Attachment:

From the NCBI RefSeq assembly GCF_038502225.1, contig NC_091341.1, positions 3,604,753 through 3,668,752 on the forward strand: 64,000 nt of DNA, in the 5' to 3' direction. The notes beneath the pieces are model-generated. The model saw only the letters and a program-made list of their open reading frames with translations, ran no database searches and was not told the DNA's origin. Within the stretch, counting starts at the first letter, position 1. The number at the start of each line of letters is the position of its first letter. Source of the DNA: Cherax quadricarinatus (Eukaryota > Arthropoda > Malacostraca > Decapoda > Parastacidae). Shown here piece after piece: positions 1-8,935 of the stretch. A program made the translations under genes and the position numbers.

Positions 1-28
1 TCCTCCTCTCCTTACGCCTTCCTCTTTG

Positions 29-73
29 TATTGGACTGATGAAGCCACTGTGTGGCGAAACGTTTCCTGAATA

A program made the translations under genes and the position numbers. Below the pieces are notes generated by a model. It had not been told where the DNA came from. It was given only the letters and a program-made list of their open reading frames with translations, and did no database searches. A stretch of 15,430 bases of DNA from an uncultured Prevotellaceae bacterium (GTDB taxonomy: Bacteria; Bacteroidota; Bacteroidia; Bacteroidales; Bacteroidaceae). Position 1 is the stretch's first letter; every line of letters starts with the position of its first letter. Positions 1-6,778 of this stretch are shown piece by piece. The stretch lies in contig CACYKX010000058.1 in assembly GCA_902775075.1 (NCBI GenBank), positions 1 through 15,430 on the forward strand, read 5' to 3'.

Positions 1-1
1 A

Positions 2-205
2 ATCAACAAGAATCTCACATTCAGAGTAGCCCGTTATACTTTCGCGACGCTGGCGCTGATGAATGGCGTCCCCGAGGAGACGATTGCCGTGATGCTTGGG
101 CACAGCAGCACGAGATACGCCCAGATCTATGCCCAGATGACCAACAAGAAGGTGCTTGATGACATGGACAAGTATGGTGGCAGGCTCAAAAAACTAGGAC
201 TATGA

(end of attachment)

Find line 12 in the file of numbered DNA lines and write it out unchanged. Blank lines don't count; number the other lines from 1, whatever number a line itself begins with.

201 TATGA